The Edge

Fintech firm Curve looking to raise $50 million to become the 'Amazon of banking'

Key Points
  • Fintech firm Curve is aiming to raise $50 million in funding, CEO Shachar Bialick told CNBC. 
  • Curve has created an app that brings all of a person's various accounts together and allows users to spend money using one card.
  • Bialick said the money would be used to expand across Europe. 
The Curve card and app displayed on a smartphone. 

Fintech firm Curve is aiming to raise $50 million in funding, its CEO told CNBC in an exclusive interview, as it looks to get some cash to boost its aim to become the "Amazon of banking."

It's common for people to have several bank accounts and debit and credit cards. Curve has created an app that brings all a person's various accounts together and allows users to spend money using one card.

But the important point is that it is not a bank.

Shachar Bialick, CEO of Curve, told CNBC that the company has started a funding round with the aim of raising $50 million.

Bialick said the three-year-old firm is looking to become more of a platform to offer services from various providers, which is why it hasn't applied for a banking license.

"We believe that your bank is doing a great job. Because when I say that you need to ask me the job the bank needs to do. The only job we think banks are good at, are exactly the job the regulator set them to do — take deposits and move the money back into the economy. The banks are doing a great job keeping the money safe,'' Bialick said.

"All the other stuff you don't need a banking license to do that. You can give loans, can give FX, can give pensions, give trading, without being a bank. The only reason you want to become a bank and take deposits, the only reasons to become a bank is when they think they want to provide their own lending from their own balance sheet."

Curve is part of a breed of fast-growing fintech firms coming out of Europe. But many other companies in the space have looked to become challenger banks trying to disrupt other lenders. Companies like Monzo, Starling and N26, which recently launched its expansion in Britain, have full-blown banking licenses. They are offering current accounts and other features like zero-fee foreign exchange transactions to acquire customers.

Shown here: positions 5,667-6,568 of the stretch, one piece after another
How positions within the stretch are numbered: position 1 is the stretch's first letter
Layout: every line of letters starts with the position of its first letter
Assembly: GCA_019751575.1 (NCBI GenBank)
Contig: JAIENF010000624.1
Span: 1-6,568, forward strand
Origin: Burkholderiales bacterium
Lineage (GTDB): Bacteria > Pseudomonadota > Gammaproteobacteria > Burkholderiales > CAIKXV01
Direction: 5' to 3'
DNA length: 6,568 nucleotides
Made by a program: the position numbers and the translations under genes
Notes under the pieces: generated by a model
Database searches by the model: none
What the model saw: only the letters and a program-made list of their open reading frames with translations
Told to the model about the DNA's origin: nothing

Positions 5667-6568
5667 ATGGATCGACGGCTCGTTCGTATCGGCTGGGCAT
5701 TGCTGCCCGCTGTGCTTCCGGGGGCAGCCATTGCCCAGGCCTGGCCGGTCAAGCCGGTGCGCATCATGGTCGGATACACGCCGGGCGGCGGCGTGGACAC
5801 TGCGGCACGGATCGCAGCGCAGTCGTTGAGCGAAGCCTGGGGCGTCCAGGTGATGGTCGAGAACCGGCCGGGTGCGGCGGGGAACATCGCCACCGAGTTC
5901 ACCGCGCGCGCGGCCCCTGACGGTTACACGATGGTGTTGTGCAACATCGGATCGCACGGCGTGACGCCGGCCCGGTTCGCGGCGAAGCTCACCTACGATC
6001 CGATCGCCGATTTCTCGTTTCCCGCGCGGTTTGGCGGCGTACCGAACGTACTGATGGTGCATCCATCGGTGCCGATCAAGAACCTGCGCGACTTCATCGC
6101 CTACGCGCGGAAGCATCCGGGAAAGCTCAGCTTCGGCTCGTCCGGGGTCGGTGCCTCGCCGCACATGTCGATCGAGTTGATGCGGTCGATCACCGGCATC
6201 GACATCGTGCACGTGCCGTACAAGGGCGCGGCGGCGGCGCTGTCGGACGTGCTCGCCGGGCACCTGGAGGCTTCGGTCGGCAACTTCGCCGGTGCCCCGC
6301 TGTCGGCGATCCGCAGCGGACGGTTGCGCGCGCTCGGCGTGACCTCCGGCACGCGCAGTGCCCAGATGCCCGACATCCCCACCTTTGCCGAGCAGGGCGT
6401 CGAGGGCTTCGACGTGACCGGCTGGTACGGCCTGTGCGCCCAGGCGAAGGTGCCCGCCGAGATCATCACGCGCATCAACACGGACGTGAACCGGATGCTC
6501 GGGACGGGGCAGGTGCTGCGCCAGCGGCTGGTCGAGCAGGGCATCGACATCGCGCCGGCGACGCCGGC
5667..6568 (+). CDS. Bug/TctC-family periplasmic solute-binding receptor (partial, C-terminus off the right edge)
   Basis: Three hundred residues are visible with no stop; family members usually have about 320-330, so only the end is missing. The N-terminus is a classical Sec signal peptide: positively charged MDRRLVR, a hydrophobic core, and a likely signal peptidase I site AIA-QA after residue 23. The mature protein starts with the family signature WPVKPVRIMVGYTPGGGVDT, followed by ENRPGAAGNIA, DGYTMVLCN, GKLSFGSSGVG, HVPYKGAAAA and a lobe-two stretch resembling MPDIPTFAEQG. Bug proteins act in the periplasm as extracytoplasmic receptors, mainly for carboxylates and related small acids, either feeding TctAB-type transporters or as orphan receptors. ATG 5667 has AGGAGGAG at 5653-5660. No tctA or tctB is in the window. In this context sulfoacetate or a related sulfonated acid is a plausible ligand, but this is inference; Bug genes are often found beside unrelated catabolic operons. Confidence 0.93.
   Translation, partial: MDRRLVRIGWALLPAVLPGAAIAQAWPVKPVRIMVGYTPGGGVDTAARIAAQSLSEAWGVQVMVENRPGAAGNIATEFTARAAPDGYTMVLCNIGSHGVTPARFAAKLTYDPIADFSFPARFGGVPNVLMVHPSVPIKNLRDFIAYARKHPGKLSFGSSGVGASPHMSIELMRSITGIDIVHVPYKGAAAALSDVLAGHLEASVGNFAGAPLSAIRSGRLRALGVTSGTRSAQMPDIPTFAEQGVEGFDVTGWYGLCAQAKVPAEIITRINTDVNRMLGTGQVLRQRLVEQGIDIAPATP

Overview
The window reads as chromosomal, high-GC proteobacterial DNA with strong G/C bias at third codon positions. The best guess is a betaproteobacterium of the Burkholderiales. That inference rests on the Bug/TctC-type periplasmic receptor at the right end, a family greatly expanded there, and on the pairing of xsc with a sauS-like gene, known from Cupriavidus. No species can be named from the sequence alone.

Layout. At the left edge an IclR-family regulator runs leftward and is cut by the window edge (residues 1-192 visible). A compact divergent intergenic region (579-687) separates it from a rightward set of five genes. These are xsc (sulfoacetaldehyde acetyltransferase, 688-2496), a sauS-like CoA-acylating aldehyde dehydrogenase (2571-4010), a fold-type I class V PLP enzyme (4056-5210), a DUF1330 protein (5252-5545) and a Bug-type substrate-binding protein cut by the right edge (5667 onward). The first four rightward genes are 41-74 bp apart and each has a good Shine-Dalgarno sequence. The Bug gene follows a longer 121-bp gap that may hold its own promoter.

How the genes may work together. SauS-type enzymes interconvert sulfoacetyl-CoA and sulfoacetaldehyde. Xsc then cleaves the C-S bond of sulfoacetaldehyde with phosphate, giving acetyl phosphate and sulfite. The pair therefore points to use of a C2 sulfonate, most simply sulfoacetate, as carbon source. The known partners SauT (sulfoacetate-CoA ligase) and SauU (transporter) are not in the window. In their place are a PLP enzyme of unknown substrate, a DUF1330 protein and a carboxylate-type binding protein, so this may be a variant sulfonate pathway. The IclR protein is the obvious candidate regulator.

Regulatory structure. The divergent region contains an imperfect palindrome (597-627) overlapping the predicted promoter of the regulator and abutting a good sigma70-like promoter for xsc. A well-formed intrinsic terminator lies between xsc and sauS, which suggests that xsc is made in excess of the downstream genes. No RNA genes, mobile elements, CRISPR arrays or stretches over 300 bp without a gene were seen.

Bialick said that venture capital funds, concerned about the rise of the plethora of challenger banks, have paid attention to Curve's activities.

'We are seeing a huge concern from VCs. They all believe challenger banks won't be able to become that interface, the operating system of money," Bialick told CNBC.

That's why he referred to Curve as the "Amazon of banking" — he wants it to become a marketplace for financial services, and that's the CEO's plan to make money.

One example he gave is how Curve could work with a bank. Say a user buys an expensive $1,000 item using their Curve card, which is linked to their credit card, the company could offer a lower-priced loan than the interest it would pay with its credit account. That loan that is offered by Curve would be provided by a bank. Curve would take a cut of that transaction.

Compared to other fintech firms, Curve is smaller. Revolut, for example, has 2 million users, while Monzo has 1 million. But Bialick said that users are very engaged and that the funding would be used to expand the product.

"Although we don't need the money right now, there's a great opportunity in the market to grow fast. There is a great opportunity to grow across Europe and even break out of Europe."